“A morning fraught with frankincense and nard, And purple fires, and amber-scented light, And flame like flame of perfumes.”
Perfum Exotique (Early 20th Century)
SOMALI FRANKINCENSE OIL
Frankincense resin from Somalia infused in Indian Sandalwood Oil
Provenance: Northern Somalia/Northern India
Frankincense has been traded on the Arabian Peninsula and in North Africa for more than 5000 years. Often called olibanum, it is one of the first exotic spices to be brought back from the East. The aromatic resin is gathered from the trunk and stems of the Boswellia tree by scraping the bark and allowing the exuded resins to bleed out and harden.
The aroma of frankincense is said to represent life and many religions use frankincense to anoint newborns infants and individuals considered to be moving into a new phase in their spiritual lives. It is still used in spiritual and religious ceremonies for devotional cleansing and purification of the soul. Even those who may not have any specific religious association with frankincense are moved by its calming and ethereal charm.
Frankincense is characterized by a balsamic-spicy, slightly citric and a rich sweet and woody aroma with a slightly conifer-like undertone. In India, frankincense is often mixed with other oils to further enhance its beautiful aroma. It mixes well with rose, champaka, ruh khas as well as sandalwood. Frankincense oil is mixed with many other herbs and applied to the skin for its rejuvenative and nourishing effects. It is widely used in cosmetics today, modern and traditional, for its regulating effects on the mature skin.
The sensuous essence of frankincense can be best described in the following quote by C. McMahon: “What a perfect joy is contained in this beautiful essence. I think it is safe to say that it has served as a bridge to understanding the beauties of many faiths both East and West. As shafts of light pierce into temples, mosques, monasteries, and simple households around the world illuminating clouds of gracefully billowing fragrant smoke rising from the censure or incense burner into the surrounding air, it is easy to see how this simple sacrament became a visible representation of the prayer issuing from the heart to that Hidden Power which nourishes the entire Creation.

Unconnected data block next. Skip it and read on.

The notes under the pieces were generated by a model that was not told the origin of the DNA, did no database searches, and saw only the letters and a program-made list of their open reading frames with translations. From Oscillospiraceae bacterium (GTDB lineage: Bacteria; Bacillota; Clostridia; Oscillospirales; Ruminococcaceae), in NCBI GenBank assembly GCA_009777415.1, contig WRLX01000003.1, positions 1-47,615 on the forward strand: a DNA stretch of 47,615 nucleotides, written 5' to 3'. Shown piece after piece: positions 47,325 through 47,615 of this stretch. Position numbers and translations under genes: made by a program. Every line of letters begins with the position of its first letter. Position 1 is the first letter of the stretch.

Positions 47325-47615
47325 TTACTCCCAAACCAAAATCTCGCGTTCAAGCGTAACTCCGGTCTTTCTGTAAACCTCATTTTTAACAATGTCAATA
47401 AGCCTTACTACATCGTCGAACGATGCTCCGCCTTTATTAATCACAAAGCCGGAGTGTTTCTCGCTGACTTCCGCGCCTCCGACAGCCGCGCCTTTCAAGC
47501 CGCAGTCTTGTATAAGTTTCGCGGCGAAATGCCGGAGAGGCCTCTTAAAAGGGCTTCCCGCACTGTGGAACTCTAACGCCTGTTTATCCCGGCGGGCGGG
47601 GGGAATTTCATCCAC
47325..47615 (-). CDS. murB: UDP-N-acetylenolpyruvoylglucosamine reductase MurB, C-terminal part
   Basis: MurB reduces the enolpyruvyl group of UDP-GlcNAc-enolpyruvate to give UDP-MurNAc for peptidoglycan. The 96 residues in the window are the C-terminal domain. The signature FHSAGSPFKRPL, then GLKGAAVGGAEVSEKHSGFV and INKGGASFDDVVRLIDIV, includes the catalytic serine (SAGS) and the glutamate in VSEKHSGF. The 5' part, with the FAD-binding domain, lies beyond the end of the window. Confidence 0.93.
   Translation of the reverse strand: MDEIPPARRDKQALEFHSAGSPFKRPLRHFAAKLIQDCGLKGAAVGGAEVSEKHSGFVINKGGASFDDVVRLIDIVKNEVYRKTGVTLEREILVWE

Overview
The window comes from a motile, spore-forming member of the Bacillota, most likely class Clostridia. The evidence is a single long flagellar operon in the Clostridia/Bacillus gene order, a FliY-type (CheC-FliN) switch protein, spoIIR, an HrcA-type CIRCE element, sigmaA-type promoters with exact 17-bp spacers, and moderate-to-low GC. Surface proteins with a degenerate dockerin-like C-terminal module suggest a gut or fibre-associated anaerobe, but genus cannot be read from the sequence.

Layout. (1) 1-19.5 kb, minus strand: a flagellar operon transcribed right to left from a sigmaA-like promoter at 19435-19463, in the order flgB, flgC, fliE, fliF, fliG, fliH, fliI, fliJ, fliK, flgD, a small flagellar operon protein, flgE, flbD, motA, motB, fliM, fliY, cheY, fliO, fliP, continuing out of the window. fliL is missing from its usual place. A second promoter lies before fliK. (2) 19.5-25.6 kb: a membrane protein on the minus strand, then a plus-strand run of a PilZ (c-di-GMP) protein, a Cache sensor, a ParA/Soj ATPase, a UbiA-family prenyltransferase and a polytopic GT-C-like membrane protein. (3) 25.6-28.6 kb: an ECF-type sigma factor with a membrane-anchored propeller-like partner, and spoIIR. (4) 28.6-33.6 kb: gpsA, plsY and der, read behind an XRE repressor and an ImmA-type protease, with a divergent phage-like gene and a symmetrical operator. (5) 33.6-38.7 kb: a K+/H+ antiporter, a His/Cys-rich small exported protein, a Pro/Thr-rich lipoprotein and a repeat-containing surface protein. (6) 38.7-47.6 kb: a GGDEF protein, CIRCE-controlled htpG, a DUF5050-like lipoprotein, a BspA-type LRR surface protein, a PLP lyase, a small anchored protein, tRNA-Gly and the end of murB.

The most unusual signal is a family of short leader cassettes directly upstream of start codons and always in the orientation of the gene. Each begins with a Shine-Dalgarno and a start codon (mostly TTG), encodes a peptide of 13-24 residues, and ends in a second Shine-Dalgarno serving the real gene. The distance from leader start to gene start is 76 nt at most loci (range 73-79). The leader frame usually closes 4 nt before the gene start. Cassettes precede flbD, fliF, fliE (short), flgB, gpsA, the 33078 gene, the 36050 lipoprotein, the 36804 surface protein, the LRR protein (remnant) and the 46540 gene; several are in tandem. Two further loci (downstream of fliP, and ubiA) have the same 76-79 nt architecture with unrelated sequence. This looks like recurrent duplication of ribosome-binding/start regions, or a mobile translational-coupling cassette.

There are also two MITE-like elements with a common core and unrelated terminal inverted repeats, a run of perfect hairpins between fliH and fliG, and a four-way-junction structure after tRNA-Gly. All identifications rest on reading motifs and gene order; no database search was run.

Frankincense promotes the energies of the fourth chakra (the heart), sixth chakra (the third eye) and the first chakra (root). The first chakra or the root chakra is the dominant chakra house.
The first chakra house, located at the base of the spine, forms our foundation. It represents the element earth and is therefore related to our survival instincts, and to our sense of grounding and connection to our bodies and the physical plane. Ideally, this chakra brings us health, balance, prosperity, security and dynamic presence.
The fourth chakra is the middle chakra in a system of seven. It is related to love and is the integrator of opposites in the psyche: mind and body, male and female, persona and shadow, ego and unity. A heaIthy heart chakra allows us to love deeply, feel compassion and have a deep sense of peace and centeredness.
The sixth chakra is also known as the brow chakra or the “third eye” chakra. It is related to the act of seeing, both physically and intuitively. As such, it opens up our psychic faculties and our understanding of archetypal levels. When healthy, this chakra allows us to see clearly and, in effect, lets us “see the big picture.” Most importantly, it assists in altering perceptions of truth and promotes clairvoyance.
Aroma of frankincense is said to provide mental stability and is widely used to ease homesickness, depression, melancholia and separation anxiety. In this modern age of air travel, frankincense is great for jetlag as it promotes a healthy sense of grounding and equilibrium.